The Microsoft Surface has plenty of ways to make use of a digital pen, but not all apps are created equal. Here are five apps that excel at their respective tasks.
Windows 10 was greatly improved by the Anniversary Update, especially for Microsoft's line of Surface tablets and laptops. The new Windows Ink Workspace further cements the importance of the stylus to Windows 10, and it does so with style.
If you're fortunate enough to have a machine that works with a stylus there are a lot of features to check out. More and more pen-centric apps are appearing on the Windows Store--but which are worth your time?
Taking notes, simulating a whiteboard, turning handwriting into text, annotating PDFs, and doing math aren't just possible: These five apps make them practical.
Wacom, the maker of Bamboo styluses, had its technology baked into the first two Surface Pro models. While Wacom may have been ditched for N-trig its Paper app still works great--and is a must-have--for Surface users.
SEE: Microsoft Surface Pro 4: The smart person's guide (TechRepublic)
Bamboo Paper is a note-taking app that tries to mimic a paper notebook. Its notebooks have different pages you can flip to, you're free to write anywhere on the page, and you can even paste images in.
Notebooks can be shared with Bamboo Paper users on Android and iOS too. It's a great app to use if you want to ditch a notebook in favor of your Surface.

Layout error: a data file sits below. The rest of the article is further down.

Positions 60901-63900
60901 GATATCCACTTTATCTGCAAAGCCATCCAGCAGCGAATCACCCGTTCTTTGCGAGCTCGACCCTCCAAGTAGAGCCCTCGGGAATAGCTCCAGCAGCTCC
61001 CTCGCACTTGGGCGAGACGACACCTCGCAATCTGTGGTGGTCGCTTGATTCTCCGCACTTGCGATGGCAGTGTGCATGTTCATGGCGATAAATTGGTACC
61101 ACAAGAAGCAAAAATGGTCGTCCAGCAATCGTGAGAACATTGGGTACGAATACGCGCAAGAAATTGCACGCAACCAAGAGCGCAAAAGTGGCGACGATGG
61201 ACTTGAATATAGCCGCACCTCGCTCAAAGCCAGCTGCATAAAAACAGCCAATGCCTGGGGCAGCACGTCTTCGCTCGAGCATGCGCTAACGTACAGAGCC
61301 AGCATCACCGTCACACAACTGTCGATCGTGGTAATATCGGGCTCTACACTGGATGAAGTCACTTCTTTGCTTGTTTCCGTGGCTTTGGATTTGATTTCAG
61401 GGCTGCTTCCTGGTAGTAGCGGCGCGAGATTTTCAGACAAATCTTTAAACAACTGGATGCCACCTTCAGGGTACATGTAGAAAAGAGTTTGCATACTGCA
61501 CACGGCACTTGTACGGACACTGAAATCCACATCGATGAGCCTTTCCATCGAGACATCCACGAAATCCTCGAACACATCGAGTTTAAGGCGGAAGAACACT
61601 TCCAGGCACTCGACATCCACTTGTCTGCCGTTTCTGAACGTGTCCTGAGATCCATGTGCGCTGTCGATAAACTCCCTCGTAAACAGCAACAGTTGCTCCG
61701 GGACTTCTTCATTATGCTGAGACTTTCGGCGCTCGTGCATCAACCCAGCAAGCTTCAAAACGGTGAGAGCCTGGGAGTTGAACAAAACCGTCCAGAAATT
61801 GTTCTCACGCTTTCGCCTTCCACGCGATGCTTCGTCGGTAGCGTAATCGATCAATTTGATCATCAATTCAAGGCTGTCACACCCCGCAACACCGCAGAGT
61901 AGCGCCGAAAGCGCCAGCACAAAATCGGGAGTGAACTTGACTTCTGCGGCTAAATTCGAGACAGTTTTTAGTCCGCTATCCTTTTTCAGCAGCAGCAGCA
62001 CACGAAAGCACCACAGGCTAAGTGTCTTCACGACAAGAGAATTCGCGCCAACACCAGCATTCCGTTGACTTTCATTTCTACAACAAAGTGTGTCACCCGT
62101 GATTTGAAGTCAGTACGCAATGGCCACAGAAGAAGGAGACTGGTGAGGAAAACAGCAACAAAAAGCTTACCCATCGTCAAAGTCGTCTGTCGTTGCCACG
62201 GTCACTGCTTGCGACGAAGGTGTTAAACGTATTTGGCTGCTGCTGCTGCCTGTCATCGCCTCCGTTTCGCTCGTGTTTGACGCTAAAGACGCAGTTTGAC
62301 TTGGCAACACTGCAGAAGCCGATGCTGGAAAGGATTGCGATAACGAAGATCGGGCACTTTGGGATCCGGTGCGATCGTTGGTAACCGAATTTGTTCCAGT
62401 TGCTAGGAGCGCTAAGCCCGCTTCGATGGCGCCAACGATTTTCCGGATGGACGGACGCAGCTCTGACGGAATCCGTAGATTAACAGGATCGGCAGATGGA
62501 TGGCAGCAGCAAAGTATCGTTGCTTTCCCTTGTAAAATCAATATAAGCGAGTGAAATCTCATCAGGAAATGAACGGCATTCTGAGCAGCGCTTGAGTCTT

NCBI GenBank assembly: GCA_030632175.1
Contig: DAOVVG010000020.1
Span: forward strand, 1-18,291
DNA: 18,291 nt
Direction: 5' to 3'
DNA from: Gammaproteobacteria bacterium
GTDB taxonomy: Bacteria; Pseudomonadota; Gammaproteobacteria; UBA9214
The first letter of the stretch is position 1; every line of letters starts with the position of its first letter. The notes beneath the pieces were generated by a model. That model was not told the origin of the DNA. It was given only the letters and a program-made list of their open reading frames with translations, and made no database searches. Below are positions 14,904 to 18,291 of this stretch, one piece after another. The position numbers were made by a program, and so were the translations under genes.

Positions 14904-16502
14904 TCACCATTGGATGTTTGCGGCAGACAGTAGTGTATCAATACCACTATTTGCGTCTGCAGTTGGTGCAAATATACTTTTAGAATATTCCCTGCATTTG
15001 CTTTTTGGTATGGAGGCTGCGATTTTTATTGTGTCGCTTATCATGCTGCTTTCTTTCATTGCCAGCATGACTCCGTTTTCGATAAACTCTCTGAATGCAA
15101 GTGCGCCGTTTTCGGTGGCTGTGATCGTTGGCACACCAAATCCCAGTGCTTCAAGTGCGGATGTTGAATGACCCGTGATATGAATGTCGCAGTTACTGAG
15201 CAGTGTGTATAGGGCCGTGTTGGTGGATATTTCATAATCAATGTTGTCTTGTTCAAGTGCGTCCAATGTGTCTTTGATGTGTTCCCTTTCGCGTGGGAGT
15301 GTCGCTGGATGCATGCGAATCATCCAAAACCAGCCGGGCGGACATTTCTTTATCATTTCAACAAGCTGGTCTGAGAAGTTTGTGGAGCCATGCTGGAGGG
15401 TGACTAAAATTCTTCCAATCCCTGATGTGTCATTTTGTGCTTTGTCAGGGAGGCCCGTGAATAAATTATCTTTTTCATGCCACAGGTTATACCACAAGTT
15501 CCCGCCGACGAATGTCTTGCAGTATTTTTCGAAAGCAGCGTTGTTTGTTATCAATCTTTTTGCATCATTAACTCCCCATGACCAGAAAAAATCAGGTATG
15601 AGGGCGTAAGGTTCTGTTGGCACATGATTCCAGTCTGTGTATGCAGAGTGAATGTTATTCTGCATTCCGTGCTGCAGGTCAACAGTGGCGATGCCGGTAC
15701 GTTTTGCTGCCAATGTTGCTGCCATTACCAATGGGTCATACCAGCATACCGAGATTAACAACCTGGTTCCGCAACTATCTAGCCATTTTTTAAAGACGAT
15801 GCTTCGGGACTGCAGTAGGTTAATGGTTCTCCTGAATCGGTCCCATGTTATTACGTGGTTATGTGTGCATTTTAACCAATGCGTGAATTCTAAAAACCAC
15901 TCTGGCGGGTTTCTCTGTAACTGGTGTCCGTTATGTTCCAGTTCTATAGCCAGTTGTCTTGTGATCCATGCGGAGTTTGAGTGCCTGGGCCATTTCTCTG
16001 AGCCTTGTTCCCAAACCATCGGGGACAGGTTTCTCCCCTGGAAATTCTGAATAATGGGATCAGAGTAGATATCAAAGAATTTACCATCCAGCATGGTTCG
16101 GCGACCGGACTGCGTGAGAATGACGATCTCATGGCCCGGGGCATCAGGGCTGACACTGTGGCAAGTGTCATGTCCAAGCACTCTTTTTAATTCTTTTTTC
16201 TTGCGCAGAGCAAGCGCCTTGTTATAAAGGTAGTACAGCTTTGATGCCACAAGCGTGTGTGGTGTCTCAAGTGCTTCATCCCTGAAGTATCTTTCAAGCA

Infinity is a difficult concept to grasp. Imagine a surface that can be zoomed or shrunken as much as you want, that can be moved in any direction as far as you want, and that you can draw on to your heart's content. That's Mischief.
There are a lot of artists using the Surface Pro who love mischief for its infinite canvas and vector formatting. The premium version even allows you to add layers and export directly to a PSD file: Handy for Photoshop users.
The not-so-artistically-inclined among us can still find a lot of use for Mischief, especially as a mind-mapping tool. Infinite canvas means infinite space to map out ideas too.
Taking notes on a tablet with a stylus is all well and good, but what if you want to share your scribbles later on in a more readable fashion? That's where Nebo excels. This note-taking app gives you OCR recommendations as you're writing and allows you to convert handwritten lines into text instantly.
SEE: Microsoft Surface Book: The smart person's guide (TechRepublic)
Nebo can export documents as DOC files or send them in emails and has a wide range of formatting options. It also allows you to write out math formulas and create diagrams, all of which can be sent along with the text it generates from your handwriting.
If you're interested in checking Nebo out--or think you might be in the future--do it now. It's normally $8.99 but is free until October 30th.
Xodo PDF Reader and Editor
PDFs gain a new degree of utility when you can write directly on them with the Surface. Xodo lets you scribble, mark up, add signatures, fill forms, generate PDFs from the camera, create new blank PDFs, and basically do everything you could ever need to do with Adobe's ever-present document format.
Not everyone who uses a Surface is taking notes, writing, or drawing: Sometimes they need to do math too. Surface users who want to write a formula and have it turned into text can do it with FluidMath.
The app is described as being for educators, but it's capable of doing a bunch of math functions that professionals use. If you find yourself wishing your could do math on your Surface then FluidMath is worth a look.
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